There have been times I have been content/discontent throughout my life. When I became a Christian, discontentment evaporated. That still shocks me several years into this venture. Maybe to my detriment at times, it has never been about earning money. It has been more about am I having fun, serving a purpose, and do I have good friends. All good stuff, but I do wonder if really rich people give that up to have money or I just think I would have had to sacrifice one for the other.

    Very thought provoking. I’ll be thinking about this all day!

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    1. Glad you enjoyed reading my blog, Rose Mary. I am sorry to hear about your job loss. A person of your calibre will not struggle to find employment elsewhere.

      Bible study – how interesting. Hope you find it rewarding. I have had moments of discontentment as a Christian and non-Christian. We really do go through stages.

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  4. The happiness I think is the struggle. You listen to people who end up making millions, starting from nothing, their fondest memories are of those days when they were struggling, saving every penny for the nest big step.
    When you think about it, when you reach your highest point, what do you have to look forward to?

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  5. At some point, I think we all have to realize that happiness is not waiting around the corner – it’s right here and right now, we just have to recognize it for what it is. As you so aptly point out, it’s not that extra sum of money you wish you had. Or the extra few pounds you’d like to lose, or the nicer garden you yearn for. We have to look for happiness, or contentment, under our noses!

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  6. Hi Phonencia,

    I’m very content with my life, I think I always have been. I have a small home and I like it that way. I don’t have a lot of things but again, I like it that way.

    I would think that most everyone would enjoy financial freedom mostly for the enjoyment of never having to worry about money again. Things happen, stuff comes up all while wanting to enjoy life so worrying about it when you don’t have it always seems like a revolving door for most.

    I do believe that if you can dream, imagine and feel that it’s yours then doors will open in order to make it so. Just continue to believe and leave the rest up to God.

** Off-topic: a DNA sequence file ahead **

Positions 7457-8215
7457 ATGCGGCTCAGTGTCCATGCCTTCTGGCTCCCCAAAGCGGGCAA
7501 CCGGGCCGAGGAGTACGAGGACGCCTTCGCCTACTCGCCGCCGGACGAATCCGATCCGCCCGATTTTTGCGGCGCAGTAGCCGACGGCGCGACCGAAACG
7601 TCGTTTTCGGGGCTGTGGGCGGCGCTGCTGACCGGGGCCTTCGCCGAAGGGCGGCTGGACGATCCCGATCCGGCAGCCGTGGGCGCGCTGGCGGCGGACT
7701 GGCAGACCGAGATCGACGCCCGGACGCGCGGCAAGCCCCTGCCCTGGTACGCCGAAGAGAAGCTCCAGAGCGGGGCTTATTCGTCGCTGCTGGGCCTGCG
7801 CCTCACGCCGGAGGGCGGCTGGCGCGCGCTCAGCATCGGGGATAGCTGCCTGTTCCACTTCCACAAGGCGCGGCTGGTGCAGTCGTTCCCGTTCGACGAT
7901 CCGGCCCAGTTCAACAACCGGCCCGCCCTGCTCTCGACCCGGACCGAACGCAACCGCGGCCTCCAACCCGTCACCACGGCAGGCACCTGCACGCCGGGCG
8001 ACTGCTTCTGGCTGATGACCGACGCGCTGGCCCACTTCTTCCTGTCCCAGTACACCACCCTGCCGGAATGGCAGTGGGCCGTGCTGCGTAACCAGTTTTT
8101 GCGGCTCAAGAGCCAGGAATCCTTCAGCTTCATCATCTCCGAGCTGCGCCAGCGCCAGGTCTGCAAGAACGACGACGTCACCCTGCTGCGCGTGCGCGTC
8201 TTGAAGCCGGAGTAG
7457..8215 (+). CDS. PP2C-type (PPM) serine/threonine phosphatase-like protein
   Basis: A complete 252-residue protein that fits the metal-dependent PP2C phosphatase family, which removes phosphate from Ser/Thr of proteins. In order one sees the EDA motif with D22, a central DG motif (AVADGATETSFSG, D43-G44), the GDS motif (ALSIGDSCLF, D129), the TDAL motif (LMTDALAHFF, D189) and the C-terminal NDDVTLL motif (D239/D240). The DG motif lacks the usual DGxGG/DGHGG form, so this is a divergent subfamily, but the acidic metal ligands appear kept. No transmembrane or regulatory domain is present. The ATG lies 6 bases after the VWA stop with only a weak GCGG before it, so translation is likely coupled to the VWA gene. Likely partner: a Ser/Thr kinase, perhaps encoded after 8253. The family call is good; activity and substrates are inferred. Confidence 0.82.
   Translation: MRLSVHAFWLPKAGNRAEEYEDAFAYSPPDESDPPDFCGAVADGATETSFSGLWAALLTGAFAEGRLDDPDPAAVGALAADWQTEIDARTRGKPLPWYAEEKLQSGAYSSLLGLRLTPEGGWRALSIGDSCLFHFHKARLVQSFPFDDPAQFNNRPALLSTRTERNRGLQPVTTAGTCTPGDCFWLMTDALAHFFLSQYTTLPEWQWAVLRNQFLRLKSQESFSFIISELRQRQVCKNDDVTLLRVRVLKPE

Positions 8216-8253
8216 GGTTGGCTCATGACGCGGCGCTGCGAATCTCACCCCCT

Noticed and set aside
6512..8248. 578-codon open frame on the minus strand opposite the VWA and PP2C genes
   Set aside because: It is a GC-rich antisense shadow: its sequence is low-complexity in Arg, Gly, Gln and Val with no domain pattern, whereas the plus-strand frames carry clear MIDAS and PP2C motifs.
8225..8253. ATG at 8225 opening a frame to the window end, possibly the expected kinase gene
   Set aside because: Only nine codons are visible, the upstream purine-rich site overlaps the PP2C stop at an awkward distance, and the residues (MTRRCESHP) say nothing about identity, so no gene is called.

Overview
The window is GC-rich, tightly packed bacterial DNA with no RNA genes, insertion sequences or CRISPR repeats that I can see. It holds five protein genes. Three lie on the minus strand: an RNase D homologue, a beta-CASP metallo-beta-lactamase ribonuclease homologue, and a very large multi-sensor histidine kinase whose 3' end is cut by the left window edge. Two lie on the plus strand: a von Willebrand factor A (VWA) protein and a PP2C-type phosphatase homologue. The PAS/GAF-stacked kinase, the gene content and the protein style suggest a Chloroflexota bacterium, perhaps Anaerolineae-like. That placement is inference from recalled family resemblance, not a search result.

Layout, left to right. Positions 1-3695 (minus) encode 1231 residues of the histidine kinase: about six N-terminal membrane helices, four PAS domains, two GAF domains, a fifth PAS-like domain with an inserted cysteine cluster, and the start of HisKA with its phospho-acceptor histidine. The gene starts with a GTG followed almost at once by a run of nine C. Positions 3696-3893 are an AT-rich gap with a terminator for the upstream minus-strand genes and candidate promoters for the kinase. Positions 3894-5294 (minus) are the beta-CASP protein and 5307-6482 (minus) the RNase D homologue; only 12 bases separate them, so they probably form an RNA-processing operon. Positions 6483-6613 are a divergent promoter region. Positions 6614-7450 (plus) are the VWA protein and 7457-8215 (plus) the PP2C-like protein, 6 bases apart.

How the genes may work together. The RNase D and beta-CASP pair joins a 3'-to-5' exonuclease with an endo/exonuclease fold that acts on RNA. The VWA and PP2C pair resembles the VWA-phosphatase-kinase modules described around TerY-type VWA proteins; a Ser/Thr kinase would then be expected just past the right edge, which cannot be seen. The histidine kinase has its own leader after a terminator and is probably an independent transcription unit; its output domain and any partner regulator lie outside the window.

~Adrienne

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  7. Phoenicia, in a quick scan of the comments after reading your post, you’re definitely onto something. I remember hearing once (wish I could remember who said this) that as long as being #1, being the very best, the most successful are states that we aim for, contentment will be out of reach. For the most part, I am totally content. For the least part that I am not, it’s really no big deal in the big picture. It’s the last hurdle, fortunately not too high, to wrap up my contentment with a big, red bow.

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  8. The quote that you start with is very interesting. It’s pretty much saying some people will never be happy with where they are, what they have.
    I think stable is a good way to be, but that doesn’t necessarily mean you don’t want to get further.
    We should always want to improve when it comes to our career and income. Personally I strive to improve my families income. The good thing about this is as our income improves, the new income will be put to good use. We have gotten by on less, so the new income will not be wasted. Money doesn’t by happiness, by it does relieve stress.

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  9. Brilliant quote by Socrates. I guess that kind of insight is why we know who he is after all of these centuries. It certainly does seem that just about anyone whose focus has been on accumulating wealth never stops wanting more. At some point the money itself seems to become what matters, not what you could use it for.